National water agency PUB announced last Thursday that it will build Singapore's fourth water desalination plant.
The new plant, which will be built in Marina East, will also treat fresh water from Marina Reservoir. It will have a capacity of 30 million gallons a day.
Building this new plant is part of the Government's plan to ensure Singapore can meet 80 per cent of its water demand through treated seawater or treated used water by 2060 - just before Singapore's agreement to obtain water from Malaysia ends.
It is a move that will also further increase Singapore's water security, amid a climate of increasingly erratic weather with longer dry spells.
Last month, dry weather led to a sharp decline in the water level in the Linggiu reservoir in Malaysia, which helps supply water to Singapore. The water level in the reservoir dropped to an all-time low that month, to only 54.5 per cent of its capacity.
Despite this, Singapore managed to fulfil the nation's needs while supplying additional drinkable water to Johor.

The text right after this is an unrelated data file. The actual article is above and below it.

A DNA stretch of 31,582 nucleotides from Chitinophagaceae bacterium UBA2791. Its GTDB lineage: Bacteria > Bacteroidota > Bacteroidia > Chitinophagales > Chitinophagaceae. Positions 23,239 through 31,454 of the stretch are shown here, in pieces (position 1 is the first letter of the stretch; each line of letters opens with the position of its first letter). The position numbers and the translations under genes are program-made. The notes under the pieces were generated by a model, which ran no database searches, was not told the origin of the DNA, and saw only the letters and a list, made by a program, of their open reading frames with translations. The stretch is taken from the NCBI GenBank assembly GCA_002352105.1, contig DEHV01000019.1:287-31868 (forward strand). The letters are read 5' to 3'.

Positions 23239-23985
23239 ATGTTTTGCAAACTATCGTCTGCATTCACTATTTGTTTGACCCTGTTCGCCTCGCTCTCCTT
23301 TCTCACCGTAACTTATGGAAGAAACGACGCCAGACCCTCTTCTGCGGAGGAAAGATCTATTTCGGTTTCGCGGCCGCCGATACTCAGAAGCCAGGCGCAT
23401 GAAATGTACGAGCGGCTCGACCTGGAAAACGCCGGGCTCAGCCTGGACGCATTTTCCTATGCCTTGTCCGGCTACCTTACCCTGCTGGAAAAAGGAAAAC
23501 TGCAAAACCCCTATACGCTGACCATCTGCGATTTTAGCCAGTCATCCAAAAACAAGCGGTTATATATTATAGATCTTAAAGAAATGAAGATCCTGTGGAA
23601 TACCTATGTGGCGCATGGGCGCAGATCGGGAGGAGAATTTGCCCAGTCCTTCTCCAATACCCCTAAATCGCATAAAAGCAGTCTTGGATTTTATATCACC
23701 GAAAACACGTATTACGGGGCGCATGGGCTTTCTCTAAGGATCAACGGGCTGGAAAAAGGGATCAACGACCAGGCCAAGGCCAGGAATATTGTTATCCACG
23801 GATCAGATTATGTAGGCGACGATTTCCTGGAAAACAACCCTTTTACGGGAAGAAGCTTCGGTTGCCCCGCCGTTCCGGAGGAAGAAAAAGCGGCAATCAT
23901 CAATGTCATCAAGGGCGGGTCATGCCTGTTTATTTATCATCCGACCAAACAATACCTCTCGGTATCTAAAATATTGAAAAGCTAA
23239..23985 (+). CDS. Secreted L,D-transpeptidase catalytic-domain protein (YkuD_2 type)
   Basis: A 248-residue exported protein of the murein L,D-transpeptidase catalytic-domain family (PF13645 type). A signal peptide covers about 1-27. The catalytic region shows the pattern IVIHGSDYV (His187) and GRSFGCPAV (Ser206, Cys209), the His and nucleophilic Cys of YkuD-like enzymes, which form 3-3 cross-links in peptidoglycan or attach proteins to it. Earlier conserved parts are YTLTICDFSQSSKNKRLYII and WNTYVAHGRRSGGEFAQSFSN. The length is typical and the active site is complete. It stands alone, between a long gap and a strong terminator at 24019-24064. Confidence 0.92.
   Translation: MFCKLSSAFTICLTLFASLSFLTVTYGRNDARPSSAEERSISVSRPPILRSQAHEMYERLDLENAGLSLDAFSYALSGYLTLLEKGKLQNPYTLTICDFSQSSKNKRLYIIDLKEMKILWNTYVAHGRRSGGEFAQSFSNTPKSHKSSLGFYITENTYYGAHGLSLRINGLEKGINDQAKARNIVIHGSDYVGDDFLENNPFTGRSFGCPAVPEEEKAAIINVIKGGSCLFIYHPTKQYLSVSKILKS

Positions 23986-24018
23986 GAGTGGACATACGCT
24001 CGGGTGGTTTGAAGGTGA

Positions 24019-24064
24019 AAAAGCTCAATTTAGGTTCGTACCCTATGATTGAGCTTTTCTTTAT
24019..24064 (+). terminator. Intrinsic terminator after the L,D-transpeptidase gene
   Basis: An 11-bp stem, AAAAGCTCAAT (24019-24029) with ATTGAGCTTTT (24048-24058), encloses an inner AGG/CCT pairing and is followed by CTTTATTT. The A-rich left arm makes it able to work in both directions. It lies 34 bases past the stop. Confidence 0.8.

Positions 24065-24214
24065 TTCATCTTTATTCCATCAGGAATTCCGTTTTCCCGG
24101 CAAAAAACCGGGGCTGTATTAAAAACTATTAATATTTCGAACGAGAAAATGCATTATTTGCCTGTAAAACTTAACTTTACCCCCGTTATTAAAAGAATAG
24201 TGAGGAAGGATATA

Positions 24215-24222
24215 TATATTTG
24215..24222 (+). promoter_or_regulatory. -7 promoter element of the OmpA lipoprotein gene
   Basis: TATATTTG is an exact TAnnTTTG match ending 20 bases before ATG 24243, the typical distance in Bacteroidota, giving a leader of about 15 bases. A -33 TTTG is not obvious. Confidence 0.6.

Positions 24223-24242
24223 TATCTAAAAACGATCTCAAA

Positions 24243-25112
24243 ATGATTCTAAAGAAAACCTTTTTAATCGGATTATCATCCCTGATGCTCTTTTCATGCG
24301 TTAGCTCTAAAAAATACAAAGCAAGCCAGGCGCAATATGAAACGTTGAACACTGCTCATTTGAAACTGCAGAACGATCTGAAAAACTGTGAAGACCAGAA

Over the years, the PUB has, at Johor's request, supplied about 16 million gallons of drinkable water a day to Johor. But last month, the stretch of dry weather there led its water regulatory body to ask for help, and Singapore temporarily raised the supply provided up to 22 million gallons a day.
Besides building more desalination and Newater plants to increase Singapore's water self-sufficiency, the Government is also expanding its rainwater catchment area from two-thirds to 90 per cent of the island by 2060.
The PUB, together with researchers here, is also looking underground for possible water sources.
But to supplement all these infrastructure efforts, residents must remember that they have a part to play in water security.
As Prime Minister Lee Hsien Loong said in a Facebook post: "In Singapore, water will always be a precious resource. Never take it for granted, or waste it."